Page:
Obesity and disease are more evident now than ever before; the numbers are rising as the days go by, and health is no longer something we can take for granted. Unless we take steps to preserve it and nurture it from childhood, we risk falling prey to illness and poor health as we grow older. We all know that the key to holistic health and wellbeing are diet and exercise – watch what you eat and work out five days a week. However, we fail to encourage our children to adopt this way of life, and because of this, we fail at providing them with a healthy life. Continue reading
The title of this post is one of the delicacies I ate last Friday at the Center for Green Urbanism in far northeast D.C. The title is also the one and only bit of this post focused on food.
I ate these chunks of goodness at the opening of ReCREATE, an art exhibit using materials saved from landfills and recycling plants. And then I wrote about it — the art, that is. Read my article about this mix of funky, salty, and sweet creations on the Washington City Paper Arts Desk blog.
There was a sweet article in the Post today, made the front page. It’s about Carlos Guardado, a food truck vendor who sold burritos at 17th and K for 20 years and then died suddenly of a heart attack. Regular customers wept into their tailored suits and perfect strangers hugged one another in the spot where Guardado’s truck used to sit, the reporter wrote. I found myself sniffling as I read my newspaper on the Metro, but then I folded it up and pretty much forgot about it. Continue reading
A Keswick table displays Tomme cheese samples.
Family farms often face an uphill climb just to reach level ground. For Keswick Creamery, that hike just got steeper. Rather than give in, the popular artisan farmstead cheese makers who sell at six area farmers markets have devised a way to keep their livelihood going.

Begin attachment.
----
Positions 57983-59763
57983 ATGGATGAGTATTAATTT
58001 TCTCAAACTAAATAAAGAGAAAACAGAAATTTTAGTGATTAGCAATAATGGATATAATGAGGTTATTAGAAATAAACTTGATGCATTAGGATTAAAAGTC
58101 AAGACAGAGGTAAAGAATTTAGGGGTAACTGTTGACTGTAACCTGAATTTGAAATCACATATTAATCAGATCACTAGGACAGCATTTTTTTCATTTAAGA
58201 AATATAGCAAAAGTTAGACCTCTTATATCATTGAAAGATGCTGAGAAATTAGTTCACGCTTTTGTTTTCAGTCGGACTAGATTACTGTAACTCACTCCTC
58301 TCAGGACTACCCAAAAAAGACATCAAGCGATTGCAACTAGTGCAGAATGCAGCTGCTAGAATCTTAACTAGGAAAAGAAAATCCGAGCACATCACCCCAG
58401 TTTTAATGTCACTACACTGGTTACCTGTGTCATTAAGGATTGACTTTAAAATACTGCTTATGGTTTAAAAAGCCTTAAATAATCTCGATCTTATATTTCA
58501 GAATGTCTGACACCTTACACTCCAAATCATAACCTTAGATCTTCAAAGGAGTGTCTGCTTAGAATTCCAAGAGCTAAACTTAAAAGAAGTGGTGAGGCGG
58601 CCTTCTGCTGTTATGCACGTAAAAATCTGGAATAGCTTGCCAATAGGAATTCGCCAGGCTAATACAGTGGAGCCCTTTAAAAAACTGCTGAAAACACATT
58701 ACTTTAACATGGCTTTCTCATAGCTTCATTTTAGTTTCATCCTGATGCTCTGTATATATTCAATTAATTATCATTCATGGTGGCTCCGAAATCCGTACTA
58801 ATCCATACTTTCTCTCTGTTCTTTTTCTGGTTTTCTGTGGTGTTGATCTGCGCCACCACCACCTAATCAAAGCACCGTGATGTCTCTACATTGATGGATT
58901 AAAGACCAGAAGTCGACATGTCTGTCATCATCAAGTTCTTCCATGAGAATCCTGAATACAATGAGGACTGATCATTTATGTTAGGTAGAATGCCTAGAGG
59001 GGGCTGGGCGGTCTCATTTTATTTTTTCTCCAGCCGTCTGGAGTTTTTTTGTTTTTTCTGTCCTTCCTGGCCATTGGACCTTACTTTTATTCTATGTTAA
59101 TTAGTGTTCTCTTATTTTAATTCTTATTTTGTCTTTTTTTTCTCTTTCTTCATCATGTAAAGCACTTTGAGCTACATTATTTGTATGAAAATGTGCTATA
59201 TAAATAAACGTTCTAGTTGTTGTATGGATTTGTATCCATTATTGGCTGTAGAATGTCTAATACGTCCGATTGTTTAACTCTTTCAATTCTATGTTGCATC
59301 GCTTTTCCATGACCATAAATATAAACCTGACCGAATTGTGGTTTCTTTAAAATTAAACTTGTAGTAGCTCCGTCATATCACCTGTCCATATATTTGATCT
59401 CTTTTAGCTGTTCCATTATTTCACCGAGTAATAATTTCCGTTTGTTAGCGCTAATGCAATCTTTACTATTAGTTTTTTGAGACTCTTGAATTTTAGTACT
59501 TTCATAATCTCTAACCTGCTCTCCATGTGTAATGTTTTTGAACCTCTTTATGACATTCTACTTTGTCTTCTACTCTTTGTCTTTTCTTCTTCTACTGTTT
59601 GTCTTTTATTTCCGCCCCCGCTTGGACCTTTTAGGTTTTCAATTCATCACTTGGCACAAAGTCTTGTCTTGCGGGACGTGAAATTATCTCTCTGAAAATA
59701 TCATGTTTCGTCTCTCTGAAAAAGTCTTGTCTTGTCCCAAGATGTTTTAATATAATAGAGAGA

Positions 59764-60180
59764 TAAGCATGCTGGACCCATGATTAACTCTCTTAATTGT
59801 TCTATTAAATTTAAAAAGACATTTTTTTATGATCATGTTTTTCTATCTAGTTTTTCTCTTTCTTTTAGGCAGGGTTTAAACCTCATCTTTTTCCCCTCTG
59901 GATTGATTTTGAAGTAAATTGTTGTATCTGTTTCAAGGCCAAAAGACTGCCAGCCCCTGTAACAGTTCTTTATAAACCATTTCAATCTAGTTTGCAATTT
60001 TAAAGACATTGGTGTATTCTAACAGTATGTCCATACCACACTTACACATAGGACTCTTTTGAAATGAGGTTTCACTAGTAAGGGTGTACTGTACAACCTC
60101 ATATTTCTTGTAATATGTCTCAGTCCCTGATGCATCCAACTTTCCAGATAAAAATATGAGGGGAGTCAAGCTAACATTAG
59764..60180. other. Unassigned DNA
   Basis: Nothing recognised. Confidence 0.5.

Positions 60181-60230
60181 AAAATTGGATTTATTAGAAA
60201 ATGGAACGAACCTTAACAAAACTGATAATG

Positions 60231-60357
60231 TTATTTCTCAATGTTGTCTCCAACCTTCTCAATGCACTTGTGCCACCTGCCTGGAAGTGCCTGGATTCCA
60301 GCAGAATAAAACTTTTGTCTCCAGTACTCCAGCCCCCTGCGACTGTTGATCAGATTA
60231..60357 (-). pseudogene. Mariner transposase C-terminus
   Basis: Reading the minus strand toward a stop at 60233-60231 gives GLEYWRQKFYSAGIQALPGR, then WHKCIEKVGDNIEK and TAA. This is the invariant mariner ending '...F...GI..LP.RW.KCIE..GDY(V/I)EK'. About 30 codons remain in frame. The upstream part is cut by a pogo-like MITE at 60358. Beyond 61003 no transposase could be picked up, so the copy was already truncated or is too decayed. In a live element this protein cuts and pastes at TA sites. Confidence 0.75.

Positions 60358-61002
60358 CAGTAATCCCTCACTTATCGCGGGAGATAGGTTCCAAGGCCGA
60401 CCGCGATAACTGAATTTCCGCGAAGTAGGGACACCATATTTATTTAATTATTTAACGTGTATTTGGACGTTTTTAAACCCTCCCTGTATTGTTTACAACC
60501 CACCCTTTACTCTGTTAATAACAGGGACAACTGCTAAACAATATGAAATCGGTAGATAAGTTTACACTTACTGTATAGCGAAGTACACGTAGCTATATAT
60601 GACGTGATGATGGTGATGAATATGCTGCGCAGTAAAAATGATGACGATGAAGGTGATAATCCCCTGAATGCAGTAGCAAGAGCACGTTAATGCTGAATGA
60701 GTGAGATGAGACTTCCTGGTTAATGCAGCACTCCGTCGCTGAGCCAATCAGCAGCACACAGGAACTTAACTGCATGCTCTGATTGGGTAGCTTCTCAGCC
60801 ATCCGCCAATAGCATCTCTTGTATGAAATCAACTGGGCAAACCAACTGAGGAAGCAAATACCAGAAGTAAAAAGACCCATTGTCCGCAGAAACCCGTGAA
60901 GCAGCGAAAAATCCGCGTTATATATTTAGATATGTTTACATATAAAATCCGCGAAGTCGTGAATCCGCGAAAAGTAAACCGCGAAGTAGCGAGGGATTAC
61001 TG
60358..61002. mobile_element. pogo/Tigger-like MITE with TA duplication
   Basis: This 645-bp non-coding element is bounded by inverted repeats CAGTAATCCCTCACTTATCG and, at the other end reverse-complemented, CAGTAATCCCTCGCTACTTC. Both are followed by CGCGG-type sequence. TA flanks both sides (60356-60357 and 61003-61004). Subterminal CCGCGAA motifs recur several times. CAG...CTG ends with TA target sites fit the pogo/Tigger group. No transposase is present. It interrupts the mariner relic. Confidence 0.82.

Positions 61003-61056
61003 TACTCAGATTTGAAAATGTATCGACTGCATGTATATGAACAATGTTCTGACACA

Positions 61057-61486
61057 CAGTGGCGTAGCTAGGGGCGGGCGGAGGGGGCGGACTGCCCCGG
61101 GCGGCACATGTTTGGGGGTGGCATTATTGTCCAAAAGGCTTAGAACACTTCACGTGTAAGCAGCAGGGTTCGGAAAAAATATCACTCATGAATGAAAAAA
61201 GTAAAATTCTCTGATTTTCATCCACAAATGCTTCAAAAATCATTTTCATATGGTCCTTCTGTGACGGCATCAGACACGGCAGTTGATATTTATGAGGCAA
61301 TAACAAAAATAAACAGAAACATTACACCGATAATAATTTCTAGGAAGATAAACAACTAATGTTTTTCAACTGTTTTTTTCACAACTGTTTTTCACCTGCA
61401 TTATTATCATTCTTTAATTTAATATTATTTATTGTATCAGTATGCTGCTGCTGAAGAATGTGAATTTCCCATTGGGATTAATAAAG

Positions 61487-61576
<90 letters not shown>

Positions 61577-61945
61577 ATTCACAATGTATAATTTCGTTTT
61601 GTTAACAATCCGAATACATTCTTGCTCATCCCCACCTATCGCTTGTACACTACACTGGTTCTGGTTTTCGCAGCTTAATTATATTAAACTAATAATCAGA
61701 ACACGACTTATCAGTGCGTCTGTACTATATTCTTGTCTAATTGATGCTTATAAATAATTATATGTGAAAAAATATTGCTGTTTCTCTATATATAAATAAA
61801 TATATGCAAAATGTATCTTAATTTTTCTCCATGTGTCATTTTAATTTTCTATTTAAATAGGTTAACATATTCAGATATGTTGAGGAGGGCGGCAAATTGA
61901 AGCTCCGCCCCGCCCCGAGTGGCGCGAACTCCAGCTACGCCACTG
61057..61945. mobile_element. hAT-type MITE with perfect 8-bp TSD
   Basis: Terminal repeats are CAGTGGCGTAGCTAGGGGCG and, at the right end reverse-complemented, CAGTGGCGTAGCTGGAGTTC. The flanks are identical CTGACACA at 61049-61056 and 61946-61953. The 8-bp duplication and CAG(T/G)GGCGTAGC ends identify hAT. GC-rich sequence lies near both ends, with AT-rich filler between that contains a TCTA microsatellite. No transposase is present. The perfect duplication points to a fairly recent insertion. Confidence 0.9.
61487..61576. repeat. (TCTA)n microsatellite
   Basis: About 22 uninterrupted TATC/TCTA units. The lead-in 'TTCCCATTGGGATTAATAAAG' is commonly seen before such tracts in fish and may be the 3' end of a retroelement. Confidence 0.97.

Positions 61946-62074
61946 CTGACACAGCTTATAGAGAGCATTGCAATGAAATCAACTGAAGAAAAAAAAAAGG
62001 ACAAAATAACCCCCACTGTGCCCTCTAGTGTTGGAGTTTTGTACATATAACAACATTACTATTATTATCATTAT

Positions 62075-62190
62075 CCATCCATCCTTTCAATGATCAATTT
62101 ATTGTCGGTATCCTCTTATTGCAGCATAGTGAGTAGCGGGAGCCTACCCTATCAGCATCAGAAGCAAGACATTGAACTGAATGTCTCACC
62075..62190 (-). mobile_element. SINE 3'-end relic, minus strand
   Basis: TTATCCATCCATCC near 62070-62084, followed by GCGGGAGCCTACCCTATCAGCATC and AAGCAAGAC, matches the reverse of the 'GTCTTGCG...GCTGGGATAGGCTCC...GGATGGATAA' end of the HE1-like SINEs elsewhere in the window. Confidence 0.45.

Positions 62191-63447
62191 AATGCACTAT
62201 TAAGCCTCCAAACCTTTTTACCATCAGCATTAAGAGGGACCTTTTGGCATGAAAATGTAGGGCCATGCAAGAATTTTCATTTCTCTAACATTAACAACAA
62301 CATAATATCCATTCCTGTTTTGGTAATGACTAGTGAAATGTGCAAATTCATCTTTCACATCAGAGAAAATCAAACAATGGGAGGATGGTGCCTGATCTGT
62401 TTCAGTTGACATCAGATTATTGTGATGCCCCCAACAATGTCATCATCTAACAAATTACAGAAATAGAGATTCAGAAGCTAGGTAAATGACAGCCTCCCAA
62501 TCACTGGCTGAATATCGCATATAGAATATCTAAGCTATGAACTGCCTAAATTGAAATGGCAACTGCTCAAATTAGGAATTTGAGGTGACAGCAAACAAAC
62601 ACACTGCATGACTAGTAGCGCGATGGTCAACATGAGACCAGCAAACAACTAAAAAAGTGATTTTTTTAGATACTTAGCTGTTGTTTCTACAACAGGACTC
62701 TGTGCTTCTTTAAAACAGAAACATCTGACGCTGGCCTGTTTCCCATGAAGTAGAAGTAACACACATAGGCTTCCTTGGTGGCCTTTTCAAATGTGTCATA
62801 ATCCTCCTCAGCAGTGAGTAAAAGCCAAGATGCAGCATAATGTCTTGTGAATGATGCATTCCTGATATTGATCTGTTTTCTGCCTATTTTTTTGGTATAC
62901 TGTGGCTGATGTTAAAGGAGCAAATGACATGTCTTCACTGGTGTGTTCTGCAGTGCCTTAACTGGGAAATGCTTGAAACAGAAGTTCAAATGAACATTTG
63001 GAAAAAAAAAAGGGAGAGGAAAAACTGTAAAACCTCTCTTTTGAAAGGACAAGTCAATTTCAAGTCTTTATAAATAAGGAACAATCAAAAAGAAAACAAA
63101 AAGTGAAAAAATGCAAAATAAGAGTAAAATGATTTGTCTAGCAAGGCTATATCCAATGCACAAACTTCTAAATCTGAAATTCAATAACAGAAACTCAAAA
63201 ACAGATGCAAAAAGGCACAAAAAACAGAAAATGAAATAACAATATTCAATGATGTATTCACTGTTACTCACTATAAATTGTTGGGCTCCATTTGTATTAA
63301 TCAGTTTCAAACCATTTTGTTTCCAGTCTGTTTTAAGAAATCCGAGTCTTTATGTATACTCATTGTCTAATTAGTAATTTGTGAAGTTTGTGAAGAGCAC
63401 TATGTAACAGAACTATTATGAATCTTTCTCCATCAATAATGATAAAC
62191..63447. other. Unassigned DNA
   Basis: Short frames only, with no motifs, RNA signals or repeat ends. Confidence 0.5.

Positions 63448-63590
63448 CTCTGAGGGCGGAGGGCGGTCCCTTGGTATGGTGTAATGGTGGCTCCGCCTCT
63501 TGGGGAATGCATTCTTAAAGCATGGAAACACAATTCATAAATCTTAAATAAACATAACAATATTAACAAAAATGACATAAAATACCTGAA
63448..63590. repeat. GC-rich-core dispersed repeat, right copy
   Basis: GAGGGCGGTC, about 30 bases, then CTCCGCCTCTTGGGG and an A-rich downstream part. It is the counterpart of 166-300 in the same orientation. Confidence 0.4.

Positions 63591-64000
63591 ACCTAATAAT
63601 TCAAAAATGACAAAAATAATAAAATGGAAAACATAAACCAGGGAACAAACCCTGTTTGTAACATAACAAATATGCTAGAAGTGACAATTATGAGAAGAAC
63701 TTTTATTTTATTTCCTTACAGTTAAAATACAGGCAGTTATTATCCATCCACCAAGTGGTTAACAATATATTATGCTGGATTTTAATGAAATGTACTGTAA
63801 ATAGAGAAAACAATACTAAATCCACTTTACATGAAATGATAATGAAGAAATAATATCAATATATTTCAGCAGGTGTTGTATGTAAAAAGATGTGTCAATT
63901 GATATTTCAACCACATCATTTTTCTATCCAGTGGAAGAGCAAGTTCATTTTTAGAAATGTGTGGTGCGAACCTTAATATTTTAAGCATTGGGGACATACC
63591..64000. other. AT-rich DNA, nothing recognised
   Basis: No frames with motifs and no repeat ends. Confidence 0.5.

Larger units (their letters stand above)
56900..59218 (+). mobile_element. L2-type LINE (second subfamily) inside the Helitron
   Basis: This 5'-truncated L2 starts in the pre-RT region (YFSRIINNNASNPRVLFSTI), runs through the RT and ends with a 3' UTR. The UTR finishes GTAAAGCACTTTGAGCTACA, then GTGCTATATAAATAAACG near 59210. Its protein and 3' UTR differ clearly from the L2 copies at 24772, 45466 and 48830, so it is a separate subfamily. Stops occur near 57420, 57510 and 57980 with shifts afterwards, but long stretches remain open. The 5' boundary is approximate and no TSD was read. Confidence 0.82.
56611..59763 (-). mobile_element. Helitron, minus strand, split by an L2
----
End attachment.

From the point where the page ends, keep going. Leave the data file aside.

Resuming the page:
Mel and Mark Dietrich Cochran, who run the creamery, recently learned that they have until September 1 to raise $300,000. If they do not hit the goal, Mel’s father will opt to continue with his plan of selling off the equipment and shuttering the operation. The Dietrich Cochrans have looked to a community-supported agriculture (CSA) model and an online ordering tool to sell shares in their business. Each purchase of a Keswick Creamery Cheese CSA share brings them closer to continuing the family business.
For more information about Keswick and the CSA, visit the Keswick Creamery website.
The Columbia Heights Community Marketplace opened Saturday, June 5, with a kickoff that hit more than a few hallmarks of a community event. The market, which debuted its regular time of 10 a.m. to 2 p.m. in its home at 14th Street and Park Road NW, brought together individuals of different political stripes, shoppers of varied tastes, and members of several generations.
Eight sellers offered everything from strawberries and garlic scapes to bratwurst and blue cheese, with some sunflowers, wine vinegar, garden-ready plants, and French pastries as well. Not only did mayoral race foes Adrian Fenty and Vincent Gray stand on the same stage, but nearly the whole City Council (as well as the Ward One representative to the school board, Dotti Wade Love) turned up to make an appearance or sent volunteers to collect signatures get them on the ballot. A gravely-voiced resident who had lived on Kenyon Street for 55 years stood yards away from a pint-sized poet who had barely been walking for five. Dance and music, from performers of every age in between, rounded out the entertainment.
Click over to the full article, including video and a photo slide show.
(Note: I originally posted this on DC Food for All)
Anyone who thinks living in D.C. precludes any chance to influence national food policy should meet Kathy Ozer. Since 1987, this Adams Morgan resident has been representing farmers and fighting to fix what she calls a “broken” national food system. She currently serves as the executive director of the National Family Farm Coalition on Capitol Hill. Last month, she keynoted the Future Harvest conference, the annual gathering of the Chesapeake Alliance for Sustainable Agriculture. This year’s gathering also included a special presentation by Deputy Secretary of Agriculture Kathleen Merrigan on the USDA’s Know Your Farmer, Know Your Food initiative.